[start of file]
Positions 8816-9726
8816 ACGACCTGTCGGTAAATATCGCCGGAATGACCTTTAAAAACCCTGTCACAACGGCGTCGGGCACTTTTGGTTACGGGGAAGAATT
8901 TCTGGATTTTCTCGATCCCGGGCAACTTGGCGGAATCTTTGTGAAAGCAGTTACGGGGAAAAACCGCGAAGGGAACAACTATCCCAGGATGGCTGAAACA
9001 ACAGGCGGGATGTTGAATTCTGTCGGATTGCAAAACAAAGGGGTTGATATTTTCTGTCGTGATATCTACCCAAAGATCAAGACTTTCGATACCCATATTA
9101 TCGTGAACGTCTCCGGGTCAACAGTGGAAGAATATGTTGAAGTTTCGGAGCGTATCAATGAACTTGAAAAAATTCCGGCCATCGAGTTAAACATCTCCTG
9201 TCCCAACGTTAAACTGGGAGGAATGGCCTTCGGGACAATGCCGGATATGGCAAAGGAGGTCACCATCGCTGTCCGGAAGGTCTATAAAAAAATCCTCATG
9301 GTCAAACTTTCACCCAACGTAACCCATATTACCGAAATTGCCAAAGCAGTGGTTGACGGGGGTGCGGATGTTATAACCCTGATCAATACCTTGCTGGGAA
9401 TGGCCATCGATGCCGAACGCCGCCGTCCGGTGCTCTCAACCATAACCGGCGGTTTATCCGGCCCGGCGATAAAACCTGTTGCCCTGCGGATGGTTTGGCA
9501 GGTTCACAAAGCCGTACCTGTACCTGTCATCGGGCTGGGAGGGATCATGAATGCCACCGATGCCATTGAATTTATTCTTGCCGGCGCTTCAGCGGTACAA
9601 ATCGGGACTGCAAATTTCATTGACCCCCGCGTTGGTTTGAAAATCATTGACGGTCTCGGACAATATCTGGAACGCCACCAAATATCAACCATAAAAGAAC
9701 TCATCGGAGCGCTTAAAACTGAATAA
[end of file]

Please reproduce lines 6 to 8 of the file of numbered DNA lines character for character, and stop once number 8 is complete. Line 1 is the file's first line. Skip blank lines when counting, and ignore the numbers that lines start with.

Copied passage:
9201 TCCCAACGTTAAACTGGGAGGAATGGCCTTCGGGACAATGCCGGATATGGCAAAGGAGGTCACCATCGCTGTCCGGAAGGTCTATAAAAAAATCCTCATG
9301 GTCAAACTTTCACCCAACGTAACCCATATTACCGAAATTGCCAAAGCAGTGGTTGACGGGGGTGCGGATGTTATAACCCTGATCAATACCTTGCTGGGAA
9401 TGGCCATCGATGCCGAACGCCGCCGTCCGGTGCTCTCAACCATAACCGGCGGTTTATCCGGCCCGGCGATAAAACCTGTTGCCCTGCGGATGGTTTGGCA